Does that seem broad? Well, it is! For any given product, legality turns on perceived purpose, such that enforcing the law is often a matter of personal judgment. “Recognizing drug paraphernalia,” one report from the National Drug Intelligence Center reads, “often involves considering other factors such as the manner in which items are displayed for sale, descriptive materials or instructions accompanying the items, and the type of business selling the items.”
But if any accessory used in the consumption of illegal drugs constitutes banned paraphernalia, then it’s difficult to see how other accessories provided in a “safe smoking kit” intended to help users stay healthier would fail to run afoul of the same guidelines. If product X is intended to help a person consume illicit substances, that product constitutes illegal paraphernalia. Fortunately for the program, the federal law has a carveout: “This section shall not apply to any person authorized by local, State, or Federal law to manufacture, possess, or distribute such items.”
The tension here is evident in the statement Becerra and Gupta released on Wednesday. They intended it to quash allegations that the government was distributing pipes: “No federal funding,” it said, “will be used directly or through subsequent reimbursement of grantees to put pipes in safe smoking units.” The statement went on to say, however, that the administration did endorse “the use of proven harm reduction strategies” like “providing naloxone, fentanyl test strips, and clean syringes.” But syringes are no less paraphernalia than pipes.
The thinking behind such “harm reduction strategies” is simple. If some addicts are going to abuse illegal drugs no matter what the law says, public health policy can at least try to minimize the damage addicts inflict on their bodies in the process. The go-to example is the syringe: If criminalizing syringe possession encourages addicts to share and reuse syringes, then the law is inadvertently worsening the spread of bloodborne diseases like HIV. Conversely, by establishing official channels for addicts to get clean needles and dispose of used ones—what the CDC calls syringe services programs—communities can both slow the spread of such diseases in their communities and establish some low-level contact with users, who might through such contact be encouraged to seek addiction treatment.
For harm reduction advocates, safe distribution of glass pipes serves the same purpose. “By using safer equipment, people who smoke drugs can avoid the emergence of lesions, burns and cuts to the lips and mouth that are associated with a risk of infection and hepatitis C transmission,” Harm Reduction International said in a 2019 report. And for drugs like cocaine that can be either injected or smoked, including pipes in safe smoking kits has the additional effect of encouraging the latter route to a fix, reducing the risk of overdose and the likelihood of spreading bloodborne illnesses.
This is why, when the administration rushed into damage control mode insisting pipes would not be eligible for inclusion in the safe smoking kits it would be funding, several advocate groups responded in dismay. The Drug Policy Alliance accused HHS of “backtracking on providing critical evidence-based resources that could greatly improve the health of people who consume drugs through smoking.” The administration, it suggested, had simply buckled under a few days of bad press: “Health policy must be driven by evidence, not dictated by clickbait.”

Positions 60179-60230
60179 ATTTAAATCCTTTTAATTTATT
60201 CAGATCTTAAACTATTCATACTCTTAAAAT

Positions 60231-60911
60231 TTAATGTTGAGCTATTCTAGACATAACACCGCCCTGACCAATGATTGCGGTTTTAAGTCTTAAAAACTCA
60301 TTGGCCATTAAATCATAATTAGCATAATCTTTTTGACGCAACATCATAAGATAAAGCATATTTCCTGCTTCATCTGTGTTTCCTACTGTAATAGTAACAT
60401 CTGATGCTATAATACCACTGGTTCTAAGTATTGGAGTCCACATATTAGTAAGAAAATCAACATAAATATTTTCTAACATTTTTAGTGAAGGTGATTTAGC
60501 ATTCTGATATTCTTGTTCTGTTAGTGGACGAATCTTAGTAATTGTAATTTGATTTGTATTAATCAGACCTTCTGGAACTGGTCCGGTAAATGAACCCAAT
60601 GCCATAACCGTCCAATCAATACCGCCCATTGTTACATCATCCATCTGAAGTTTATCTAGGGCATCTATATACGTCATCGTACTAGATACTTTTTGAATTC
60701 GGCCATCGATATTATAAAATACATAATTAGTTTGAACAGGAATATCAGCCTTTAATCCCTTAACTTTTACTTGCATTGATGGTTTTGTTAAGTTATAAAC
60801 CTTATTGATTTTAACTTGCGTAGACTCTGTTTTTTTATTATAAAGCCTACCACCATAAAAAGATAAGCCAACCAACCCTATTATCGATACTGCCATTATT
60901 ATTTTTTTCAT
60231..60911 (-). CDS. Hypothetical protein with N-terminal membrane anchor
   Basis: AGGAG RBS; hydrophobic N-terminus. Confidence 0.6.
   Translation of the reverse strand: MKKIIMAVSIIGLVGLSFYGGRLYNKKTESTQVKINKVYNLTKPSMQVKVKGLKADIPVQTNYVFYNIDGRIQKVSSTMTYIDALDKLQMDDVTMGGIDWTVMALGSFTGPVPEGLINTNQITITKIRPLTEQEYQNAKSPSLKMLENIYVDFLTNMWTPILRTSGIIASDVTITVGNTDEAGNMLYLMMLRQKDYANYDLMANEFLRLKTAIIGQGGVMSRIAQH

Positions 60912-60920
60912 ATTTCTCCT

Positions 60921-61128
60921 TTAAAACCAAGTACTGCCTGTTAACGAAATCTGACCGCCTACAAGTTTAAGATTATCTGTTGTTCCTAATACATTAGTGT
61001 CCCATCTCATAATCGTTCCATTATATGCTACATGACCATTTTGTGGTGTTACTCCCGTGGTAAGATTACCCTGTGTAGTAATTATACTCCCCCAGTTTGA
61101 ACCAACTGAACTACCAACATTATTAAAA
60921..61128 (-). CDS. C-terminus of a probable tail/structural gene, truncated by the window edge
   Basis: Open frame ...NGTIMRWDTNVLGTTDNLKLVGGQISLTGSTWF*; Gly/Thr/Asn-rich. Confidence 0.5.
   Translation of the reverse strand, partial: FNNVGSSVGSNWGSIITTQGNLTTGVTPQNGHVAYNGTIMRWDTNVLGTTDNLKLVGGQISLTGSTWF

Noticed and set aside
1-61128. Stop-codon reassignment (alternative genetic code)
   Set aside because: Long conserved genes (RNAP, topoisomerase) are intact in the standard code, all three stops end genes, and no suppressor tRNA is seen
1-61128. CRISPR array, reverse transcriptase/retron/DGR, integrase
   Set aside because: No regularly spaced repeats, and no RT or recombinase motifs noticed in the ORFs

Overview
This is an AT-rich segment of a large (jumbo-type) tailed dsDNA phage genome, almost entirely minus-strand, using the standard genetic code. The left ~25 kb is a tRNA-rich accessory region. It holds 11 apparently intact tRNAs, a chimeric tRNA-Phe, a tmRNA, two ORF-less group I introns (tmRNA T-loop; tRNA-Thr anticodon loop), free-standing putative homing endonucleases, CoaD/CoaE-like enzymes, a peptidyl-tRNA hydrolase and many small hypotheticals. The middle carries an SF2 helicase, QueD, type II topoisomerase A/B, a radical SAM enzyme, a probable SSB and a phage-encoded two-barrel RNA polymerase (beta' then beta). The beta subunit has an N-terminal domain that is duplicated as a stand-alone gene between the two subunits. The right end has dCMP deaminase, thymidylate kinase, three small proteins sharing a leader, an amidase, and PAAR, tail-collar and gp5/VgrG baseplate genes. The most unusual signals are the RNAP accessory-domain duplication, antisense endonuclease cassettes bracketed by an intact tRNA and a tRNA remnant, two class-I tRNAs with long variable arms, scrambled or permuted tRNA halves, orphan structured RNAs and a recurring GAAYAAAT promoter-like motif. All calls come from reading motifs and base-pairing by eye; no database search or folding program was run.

While the government had not actually confirmed that pipes would be included in the kits in its communications with the Washington Free Beacon, there’s a reason that was an easy inference for Hauf to make. There was every public health reason to believe that pipes would be included; even the organizations intending to apply for the grants were under the impression they would be. “It would seem pointless to distribute these kits without” pipes, a DPA spokesman told the Washington Post, since they “are the main part of the smoking kit to prevent the transmission of disease.”
Further, the administration’s dance of denial should raise eyebrows in and of itself. The HHS spokesperson’s insistence that pipes never could have been distributed in the kits, since the kits had to comply with all relevant laws, was ridiculous: Every accessory in a kit designed to make drug use safer is by definition drug paraphernalia, and it’s only because of carve-outs in the federal law in question that the kits could be distributed in the first place. If the carve-outs allow for syringes to be included, why not pipes? (HHS did not respond to our follow-up question about this.)
It’s impossible, of course, to know for certain what would have happened if the Free Beacon hadn’t broken the story and caused the administration to recalibrate. But every indication is that, faced with a sudden PR mess and offered a small measure of plausible deniability, the administration took it, tweaking its own policy plans to fit.
There’s an irony here. Republican “crack pipe” attacks on the Biden administration, in keeping with most such attacks, sought to portray the White House as a fantasia for hard-left policy. But the administration’s subsequent dodge-and-roll highlights a different ongoing White House tic: For all its leftist proposals, Team Biden has sometimes been weirdly jumpy about attracting bad right-wing press. After former President Trump slashed the U.S. refugee cap to record lows, Biden hemmed and hawed for months before following through on his promise to raise it again—a delay reportedly attributable to the political optics involved.
A similar dynamic seems to be at play here. The Biden administration believes harm prevention for addicts is good public health policy. It just doesn’t seem prepared to weather a talking point or two to put it in place.
Khaya Himmelman contributed to this report.